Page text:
What does the REF tell us about development impact?
The Research Excellence Framework 2014 is now a fading memory in the minds of many researchers and research managers, with the results having been published in December 2014. However, UKCDS is exploring what more can be learnt from the REF, especially what it tells us about UK research for international development.
Every year the UK Higher Education Funding Councils distribute about £2 billion of funding to support research at UK universities. This isn’t given out equally, but instead allocated based on an institution’s level of research quality. This is calculated every few years via a national research assessment. The Research Excellence Framework (REF) was the latest iteration of these assessments.
For the first time ever, the REF included research impact as a category in its evaluations. This decision initially proved controversial amongst UK academia (although many now feel it was a success), as researchers were required to write impact case studies. These case studies were 1000 word-long accounts of how a particular piece of research led to an impact on society or the economy.
Almost 7000 impact case studies were submitted by 154 UK universities, in a submission process calculated to cost UK universities a total of £55 million. An analysis by King’s College London found that 275 case studies are relevant to international development. All the case studies are now available in an online database.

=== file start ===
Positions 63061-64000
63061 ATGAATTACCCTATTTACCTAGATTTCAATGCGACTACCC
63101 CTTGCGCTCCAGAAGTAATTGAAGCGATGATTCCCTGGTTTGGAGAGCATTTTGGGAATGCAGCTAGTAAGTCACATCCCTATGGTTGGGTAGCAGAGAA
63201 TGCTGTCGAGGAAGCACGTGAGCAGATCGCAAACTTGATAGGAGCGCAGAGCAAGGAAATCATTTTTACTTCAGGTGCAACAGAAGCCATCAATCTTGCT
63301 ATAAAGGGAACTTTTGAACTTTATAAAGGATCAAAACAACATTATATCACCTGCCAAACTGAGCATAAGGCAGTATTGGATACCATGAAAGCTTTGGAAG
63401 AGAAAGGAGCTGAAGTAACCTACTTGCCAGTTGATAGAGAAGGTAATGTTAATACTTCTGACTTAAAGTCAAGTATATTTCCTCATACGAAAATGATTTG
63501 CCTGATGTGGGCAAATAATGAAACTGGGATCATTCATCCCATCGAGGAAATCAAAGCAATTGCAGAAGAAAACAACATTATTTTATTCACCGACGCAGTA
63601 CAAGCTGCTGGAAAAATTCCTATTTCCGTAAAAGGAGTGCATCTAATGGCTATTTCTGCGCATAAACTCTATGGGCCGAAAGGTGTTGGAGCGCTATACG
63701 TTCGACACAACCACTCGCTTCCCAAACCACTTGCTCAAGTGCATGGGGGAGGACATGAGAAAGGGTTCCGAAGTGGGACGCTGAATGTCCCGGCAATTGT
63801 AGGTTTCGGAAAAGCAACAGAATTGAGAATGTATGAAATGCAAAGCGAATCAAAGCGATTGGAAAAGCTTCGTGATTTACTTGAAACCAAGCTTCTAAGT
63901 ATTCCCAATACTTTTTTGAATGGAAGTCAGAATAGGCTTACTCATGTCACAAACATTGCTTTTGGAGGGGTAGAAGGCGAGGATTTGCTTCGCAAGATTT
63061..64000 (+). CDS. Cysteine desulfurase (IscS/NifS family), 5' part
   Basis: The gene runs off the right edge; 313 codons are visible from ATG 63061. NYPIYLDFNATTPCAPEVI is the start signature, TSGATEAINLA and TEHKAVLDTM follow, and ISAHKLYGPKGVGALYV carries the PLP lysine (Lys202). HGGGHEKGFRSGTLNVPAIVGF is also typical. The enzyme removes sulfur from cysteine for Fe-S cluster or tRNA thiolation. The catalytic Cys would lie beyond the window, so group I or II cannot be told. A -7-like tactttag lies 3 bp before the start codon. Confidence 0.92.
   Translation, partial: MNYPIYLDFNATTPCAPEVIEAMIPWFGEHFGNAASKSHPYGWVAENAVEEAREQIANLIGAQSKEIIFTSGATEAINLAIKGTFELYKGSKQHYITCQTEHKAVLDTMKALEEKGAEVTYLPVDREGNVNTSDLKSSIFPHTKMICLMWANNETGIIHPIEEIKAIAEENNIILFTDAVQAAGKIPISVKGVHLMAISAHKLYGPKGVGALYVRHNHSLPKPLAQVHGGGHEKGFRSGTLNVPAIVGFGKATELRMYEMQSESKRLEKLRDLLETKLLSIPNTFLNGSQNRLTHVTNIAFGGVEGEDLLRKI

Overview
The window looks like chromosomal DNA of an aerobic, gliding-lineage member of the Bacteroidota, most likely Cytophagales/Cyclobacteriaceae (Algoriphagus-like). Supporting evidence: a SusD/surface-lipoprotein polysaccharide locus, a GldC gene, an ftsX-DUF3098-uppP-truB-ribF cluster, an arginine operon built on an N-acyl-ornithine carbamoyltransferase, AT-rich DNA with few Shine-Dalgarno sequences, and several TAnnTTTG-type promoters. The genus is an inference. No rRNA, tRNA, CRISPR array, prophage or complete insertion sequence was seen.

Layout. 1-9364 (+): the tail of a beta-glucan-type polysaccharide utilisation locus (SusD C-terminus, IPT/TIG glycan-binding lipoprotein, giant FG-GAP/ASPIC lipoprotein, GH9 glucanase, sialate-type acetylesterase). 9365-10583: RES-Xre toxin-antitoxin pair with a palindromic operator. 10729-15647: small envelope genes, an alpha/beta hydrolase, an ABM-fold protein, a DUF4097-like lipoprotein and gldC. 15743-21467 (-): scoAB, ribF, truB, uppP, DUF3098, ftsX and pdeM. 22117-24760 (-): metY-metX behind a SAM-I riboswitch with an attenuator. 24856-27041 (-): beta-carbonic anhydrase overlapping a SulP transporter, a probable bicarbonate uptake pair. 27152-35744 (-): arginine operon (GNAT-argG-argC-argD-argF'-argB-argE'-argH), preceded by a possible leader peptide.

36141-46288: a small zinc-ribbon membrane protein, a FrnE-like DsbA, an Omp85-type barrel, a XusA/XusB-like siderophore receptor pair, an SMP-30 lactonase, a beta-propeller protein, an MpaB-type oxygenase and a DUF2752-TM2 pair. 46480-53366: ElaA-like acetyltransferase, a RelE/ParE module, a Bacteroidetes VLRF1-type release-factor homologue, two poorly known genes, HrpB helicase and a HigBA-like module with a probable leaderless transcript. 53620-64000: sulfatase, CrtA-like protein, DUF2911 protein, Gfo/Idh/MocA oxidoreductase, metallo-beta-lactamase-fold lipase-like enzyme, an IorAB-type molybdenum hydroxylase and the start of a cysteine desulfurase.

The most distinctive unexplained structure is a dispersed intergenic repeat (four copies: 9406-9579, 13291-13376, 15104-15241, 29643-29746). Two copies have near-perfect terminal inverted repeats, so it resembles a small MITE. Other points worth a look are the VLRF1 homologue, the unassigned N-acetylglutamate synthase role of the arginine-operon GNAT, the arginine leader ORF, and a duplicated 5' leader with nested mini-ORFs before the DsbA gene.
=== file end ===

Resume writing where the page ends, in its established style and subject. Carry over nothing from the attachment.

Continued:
Given the time and resources that went into the management, submission and assessment stages of the REF, we want to make the most of this mass of data on UK research. We’re planning a set of activities around the case studies related to international development in order to achieve two main goals:
1. Raised awareness of the value and excellence of UK development research
We’ll be selecting and promoting some of the best case studies which show UK research having an impact on international development. We will re-package these impact stories so that they might help inform upcoming funding and policy decisions, as well as profile UK research on a wider stage.
2. Increased understanding of the UK research landscape and its contribution to international development
By looking across the case studies in a qualitative analysis, we hope to answer some basic questions around the “who, what, where” of research for development. The findings of this analysis will be heavily caveated – as the REF case studies are not a representative sample of all UK research – but we hope to draw out some interesting patterns of how UK research contributes to achieving global development outcomes.
We’ll keep you updated as this work progresses, but for more information now please get in touch with a [dot] gwytherukcds [dot] org [dot] uk (Alex Gwyther).
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